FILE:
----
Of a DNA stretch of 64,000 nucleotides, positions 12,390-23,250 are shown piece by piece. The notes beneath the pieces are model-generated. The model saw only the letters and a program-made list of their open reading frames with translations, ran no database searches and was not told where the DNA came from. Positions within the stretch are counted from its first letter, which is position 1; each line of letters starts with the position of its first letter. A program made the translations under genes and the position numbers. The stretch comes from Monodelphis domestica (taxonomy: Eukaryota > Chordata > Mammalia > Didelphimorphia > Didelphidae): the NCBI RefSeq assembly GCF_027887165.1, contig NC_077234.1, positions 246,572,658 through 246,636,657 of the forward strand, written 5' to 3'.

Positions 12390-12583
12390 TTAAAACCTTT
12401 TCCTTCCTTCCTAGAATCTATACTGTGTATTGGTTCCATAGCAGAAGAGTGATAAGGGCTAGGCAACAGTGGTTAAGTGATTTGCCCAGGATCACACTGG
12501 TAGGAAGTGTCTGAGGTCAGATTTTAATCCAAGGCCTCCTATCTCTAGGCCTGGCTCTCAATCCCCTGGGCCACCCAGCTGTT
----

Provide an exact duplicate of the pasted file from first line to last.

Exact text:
Of a DNA stretch of 64,000 nucleotides, positions 12,390-23,250 are shown piece by piece. The notes beneath the pieces are model-generated. The model saw only the letters and a program-made list of their open reading frames with translations, ran no database searches and was not told where the DNA came from. Positions within the stretch are counted from its first letter, which is position 1; each line of letters starts with the position of its first letter. A program made the translations under genes and the position numbers. The stretch comes from Monodelphis domestica (taxonomy: Eukaryota > Chordata > Mammalia > Didelphimorphia > Didelphidae): the NCBI RefSeq assembly GCF_027887165.1, contig NC_077234.1, positions 246,572,658 through 246,636,657 of the forward strand, written 5' to 3'.

Positions 12390-12583
12390 TTAAAACCTTT
12401 TCCTTCCTTCCTAGAATCTATACTGTGTATTGGTTCCATAGCAGAAGAGTGATAAGGGCTAGGCAACAGTGGTTAAGTGATTTGCCCAGGATCACACTGG
12501 TAGGAAGTGTCTGAGGTCAGATTTTAATCCAAGGCCTCCTATCTCTAGGCCTGGCTCTCAATCCCCTGGGCCACCCAGCTGTT